Rating: A return to form for the saga spanning series.
Everyone is aware by now that the Assassin’s Creed series took a gap year last year to “find itself again”, and many people were encouraging the move as it had started to lose its way. So after some soul searching and world travelling, Assassin’s Creed returns with Origins, and it appears this bold move has payed off.
We’re not going to lie, we were skeptical at first… well, we were very wrong.
AC: Origins puts you back in the animus to experience the memories of Bayek, the original assassin and creator of the order. In this venture you explore the period of Ptolemaic Egypt, a time before recorded history, which we still know very little about today. This allowed a lot more creativity as there was no trying to cram in historical accuracies left, right and centre, and increased the freedom and scope of the game.
We’re not going to lie, we were skeptical at first. All initial gameplay trailers just made it look and feel like another recycled Assassin’s Creed game. Well, we were very wrong.
There has been a complete gameplay overhaul in this latest installment, most notably with combat. The button mashing days of old have been ditched and replaced with a strategic, timing-based system, which is very well designed and now actually makes a challenge out of enemies, instead of another body to pile up around you.
This sense of challenge and apprehension is also raised by the new levelling system. Actions you complete in game will give you experience points, which go towards levelling up Bayek, increasing his stats and granting access to more powerful gear and loot. Sounds great right? Work hard, beef up, and the game becomes easier? Not quite. The levelling system is also in play for your enemies, increasing their health, strength, and ability to make your life miserable. Some hardcore fans have disagreed with this new fangled way of playing but ultimately it adds a new dimension to the series, a genuine need to pick your fights, an incentive to pick stealth over charging in head first.
Work hard, beef up, and the game becomes easier? Not quite.
Another key change in this outing for the series doesn’t just lay in the past but in the present. Ever since the downfall of Desmond Miles, AC hasn’t really known what to do with the present day story, experimenting with a first-person email stalker style gameplay to simply just watching drone footage. Now, we are introduced to Layla, a rogue employee of Abstergo conducting her own research. At various points we get to experience her story with the same control that we had with Desmond back in the original story. Ultimately this is a small part of the game, but it is nice to once again have that context put back in to the AC universe. You can tell the story has once again become a focus, with more emphasis on characters, their stories and the subsequent journeys they all go on, with Bayek being possibly one of the most likeable Assassins in the series to date.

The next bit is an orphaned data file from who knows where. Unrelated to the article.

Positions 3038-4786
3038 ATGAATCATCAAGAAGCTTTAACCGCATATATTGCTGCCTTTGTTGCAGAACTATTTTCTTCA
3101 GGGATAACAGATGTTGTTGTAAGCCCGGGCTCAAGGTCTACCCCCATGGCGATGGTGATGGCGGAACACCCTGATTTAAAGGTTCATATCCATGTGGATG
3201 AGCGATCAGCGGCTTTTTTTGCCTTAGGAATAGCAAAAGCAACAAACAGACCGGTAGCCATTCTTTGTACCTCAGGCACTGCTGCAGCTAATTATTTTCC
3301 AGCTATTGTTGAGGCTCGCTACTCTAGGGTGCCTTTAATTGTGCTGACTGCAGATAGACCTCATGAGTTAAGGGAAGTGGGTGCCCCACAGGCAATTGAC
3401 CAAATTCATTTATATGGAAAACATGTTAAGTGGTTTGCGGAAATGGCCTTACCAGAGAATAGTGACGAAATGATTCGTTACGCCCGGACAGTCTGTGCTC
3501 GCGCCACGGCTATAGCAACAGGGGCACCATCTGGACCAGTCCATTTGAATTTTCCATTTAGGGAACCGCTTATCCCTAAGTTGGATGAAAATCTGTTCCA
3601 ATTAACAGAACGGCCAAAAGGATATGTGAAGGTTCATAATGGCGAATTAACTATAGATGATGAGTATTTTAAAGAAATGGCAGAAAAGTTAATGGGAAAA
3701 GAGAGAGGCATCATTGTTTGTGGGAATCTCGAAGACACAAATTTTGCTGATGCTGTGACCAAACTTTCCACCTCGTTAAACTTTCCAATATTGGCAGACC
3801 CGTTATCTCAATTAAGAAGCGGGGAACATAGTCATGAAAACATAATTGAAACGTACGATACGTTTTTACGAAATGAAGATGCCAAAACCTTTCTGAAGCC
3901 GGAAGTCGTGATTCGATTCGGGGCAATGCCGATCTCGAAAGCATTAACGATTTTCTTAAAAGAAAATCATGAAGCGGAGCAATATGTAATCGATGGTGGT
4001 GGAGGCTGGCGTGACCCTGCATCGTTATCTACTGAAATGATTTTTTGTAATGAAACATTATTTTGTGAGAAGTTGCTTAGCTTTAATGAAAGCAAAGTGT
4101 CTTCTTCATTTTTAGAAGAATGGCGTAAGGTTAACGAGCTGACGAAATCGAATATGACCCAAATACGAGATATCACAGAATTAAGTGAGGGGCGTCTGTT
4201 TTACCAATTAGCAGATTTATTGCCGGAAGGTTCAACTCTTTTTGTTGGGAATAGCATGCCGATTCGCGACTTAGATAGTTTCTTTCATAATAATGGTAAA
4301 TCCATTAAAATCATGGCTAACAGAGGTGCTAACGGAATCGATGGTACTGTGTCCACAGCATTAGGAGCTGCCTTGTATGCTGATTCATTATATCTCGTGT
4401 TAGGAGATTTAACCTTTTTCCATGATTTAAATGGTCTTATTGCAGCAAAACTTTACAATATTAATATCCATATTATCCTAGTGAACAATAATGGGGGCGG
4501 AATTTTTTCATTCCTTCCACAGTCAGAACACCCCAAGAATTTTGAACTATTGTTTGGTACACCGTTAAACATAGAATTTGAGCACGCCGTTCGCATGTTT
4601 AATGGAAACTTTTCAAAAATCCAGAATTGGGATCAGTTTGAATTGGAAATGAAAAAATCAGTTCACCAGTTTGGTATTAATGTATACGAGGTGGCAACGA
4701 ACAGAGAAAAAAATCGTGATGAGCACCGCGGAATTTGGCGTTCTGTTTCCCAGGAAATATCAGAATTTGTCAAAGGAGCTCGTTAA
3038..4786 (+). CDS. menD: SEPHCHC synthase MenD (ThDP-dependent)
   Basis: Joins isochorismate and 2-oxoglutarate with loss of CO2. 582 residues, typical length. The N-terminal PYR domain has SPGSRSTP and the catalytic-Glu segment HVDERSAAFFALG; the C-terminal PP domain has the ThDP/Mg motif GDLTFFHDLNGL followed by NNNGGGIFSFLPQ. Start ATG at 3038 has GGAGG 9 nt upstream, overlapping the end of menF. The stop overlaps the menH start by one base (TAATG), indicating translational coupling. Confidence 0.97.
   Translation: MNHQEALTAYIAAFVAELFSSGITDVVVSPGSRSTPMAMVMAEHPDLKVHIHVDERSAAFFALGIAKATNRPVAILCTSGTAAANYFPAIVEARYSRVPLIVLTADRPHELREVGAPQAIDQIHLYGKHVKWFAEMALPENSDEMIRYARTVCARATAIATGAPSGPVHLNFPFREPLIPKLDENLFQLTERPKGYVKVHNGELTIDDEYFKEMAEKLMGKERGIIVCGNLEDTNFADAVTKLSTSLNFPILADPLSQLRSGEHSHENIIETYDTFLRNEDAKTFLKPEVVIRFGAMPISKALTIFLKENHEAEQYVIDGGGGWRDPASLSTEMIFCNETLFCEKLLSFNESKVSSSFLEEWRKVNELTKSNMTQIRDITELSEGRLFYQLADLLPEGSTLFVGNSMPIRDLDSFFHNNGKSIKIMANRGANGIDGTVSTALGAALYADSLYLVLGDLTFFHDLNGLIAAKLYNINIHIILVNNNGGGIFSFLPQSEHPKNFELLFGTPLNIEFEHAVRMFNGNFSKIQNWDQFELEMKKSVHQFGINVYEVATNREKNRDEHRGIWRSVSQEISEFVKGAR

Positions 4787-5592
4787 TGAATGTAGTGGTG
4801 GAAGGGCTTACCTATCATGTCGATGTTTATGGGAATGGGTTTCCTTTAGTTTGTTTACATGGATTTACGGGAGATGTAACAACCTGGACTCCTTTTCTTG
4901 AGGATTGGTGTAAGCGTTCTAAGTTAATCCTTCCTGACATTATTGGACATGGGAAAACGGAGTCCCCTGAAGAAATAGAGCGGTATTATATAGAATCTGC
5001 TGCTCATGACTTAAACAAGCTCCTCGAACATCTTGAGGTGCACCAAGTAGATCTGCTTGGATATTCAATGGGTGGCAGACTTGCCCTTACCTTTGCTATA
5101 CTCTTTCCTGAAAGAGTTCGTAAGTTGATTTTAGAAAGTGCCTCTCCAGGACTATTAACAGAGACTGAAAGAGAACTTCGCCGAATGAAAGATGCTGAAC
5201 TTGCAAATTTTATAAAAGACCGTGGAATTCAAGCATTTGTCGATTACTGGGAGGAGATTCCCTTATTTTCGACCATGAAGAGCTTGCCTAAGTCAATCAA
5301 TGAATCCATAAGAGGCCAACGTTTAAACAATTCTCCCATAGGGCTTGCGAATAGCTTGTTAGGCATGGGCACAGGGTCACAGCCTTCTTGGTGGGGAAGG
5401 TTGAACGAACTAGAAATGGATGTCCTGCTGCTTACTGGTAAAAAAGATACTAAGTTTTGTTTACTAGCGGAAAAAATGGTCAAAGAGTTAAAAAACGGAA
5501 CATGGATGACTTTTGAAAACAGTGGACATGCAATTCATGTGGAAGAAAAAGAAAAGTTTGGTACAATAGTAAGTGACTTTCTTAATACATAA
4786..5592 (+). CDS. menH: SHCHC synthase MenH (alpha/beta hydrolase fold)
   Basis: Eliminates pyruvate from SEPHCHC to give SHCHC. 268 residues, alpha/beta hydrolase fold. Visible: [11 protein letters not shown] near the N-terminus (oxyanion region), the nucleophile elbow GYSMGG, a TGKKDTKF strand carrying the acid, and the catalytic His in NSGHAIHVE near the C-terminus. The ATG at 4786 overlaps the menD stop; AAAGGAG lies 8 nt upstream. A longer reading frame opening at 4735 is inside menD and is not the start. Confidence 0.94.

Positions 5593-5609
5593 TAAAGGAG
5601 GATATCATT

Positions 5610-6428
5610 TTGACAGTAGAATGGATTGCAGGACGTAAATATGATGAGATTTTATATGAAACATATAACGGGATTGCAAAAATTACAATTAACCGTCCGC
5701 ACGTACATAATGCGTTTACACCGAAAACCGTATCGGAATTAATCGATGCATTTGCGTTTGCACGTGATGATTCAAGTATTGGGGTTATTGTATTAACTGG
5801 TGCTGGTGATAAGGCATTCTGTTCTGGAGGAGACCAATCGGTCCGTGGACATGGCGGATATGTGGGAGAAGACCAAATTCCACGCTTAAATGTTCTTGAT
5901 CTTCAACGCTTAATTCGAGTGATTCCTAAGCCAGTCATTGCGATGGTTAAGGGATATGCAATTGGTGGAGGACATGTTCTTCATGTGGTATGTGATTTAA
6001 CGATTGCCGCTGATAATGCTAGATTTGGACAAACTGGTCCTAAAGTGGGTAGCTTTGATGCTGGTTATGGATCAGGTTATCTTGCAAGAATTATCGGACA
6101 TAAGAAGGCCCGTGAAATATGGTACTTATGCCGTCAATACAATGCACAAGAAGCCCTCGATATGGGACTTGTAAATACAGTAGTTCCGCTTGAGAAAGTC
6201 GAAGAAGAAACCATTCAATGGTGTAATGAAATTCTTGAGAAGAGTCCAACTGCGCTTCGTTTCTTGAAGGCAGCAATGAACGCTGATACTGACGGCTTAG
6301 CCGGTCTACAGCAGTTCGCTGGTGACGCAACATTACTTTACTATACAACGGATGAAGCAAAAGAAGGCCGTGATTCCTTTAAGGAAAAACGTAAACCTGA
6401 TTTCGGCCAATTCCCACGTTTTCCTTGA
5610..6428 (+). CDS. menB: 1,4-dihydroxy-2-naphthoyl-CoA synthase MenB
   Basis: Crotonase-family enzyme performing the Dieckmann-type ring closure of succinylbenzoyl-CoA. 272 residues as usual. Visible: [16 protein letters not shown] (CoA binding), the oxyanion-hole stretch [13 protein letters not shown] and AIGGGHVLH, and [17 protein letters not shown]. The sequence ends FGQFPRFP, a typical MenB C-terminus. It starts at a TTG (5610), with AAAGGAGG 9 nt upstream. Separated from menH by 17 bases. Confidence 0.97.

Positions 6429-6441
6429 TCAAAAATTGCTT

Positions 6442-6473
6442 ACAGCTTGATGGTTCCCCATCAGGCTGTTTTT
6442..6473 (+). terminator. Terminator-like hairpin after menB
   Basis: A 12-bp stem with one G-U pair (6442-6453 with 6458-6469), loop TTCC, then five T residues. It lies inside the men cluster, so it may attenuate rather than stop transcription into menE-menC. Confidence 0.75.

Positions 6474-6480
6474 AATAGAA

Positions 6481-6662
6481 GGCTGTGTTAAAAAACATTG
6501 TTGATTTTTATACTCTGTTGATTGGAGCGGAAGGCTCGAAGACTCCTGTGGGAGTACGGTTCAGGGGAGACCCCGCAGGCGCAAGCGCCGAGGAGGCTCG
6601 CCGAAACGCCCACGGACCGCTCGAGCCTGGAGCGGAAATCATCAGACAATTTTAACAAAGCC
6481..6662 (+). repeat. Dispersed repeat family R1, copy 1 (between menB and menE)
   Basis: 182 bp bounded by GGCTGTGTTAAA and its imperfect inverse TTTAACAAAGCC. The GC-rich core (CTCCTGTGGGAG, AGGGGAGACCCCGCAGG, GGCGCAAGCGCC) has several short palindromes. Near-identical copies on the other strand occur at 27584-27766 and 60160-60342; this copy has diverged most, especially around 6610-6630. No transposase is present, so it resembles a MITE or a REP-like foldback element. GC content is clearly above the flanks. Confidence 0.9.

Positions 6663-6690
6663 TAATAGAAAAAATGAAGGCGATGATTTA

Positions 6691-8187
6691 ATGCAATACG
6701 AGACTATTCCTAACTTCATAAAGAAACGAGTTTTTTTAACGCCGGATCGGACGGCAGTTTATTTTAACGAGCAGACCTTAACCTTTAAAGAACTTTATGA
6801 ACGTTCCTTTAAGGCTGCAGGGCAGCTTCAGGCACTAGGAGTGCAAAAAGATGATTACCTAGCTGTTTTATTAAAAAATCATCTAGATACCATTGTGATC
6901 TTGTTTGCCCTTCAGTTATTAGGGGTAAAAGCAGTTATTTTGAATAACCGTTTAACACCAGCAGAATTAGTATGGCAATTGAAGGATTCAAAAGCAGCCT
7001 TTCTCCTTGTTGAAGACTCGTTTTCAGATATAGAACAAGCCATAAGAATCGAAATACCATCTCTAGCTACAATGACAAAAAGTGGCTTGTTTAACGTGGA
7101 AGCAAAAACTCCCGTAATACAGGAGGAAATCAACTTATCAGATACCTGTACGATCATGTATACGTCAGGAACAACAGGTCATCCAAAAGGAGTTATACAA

Finally, let’s talk Egypt. Not so much the real life Egypt but instead the world that has been created for this game. Firstly, there is the sheer scale of it. This is the biggest explorable world for an AC game to date, and somehow it still feels full and alive. The many side quests you encounter are all varied and have stories attached, as opposed to the repetitive fetch quests we are used to. Then there is the beauty of the place. So much detail has gone in to all the environments. Many games can achieve detailed surroundings but where Origins impresses is when you look to the distance. There is this whole living and breathing world happening around you, which you can see all the way to the horizon.
Now, there were some bugs and issues (I mean of course there were, it’s an AC game, it’s to be expected), but admittedly not a great deal, and we noticed these got a lot better after updates started being released.
So all in all, Assassin’s Creed: Origins rather surprisingly impressed us. It’s a bit of a shame that it took the series this long to get back on track but it’s definitely saved itself, and all it needed to do was take things back to the very start.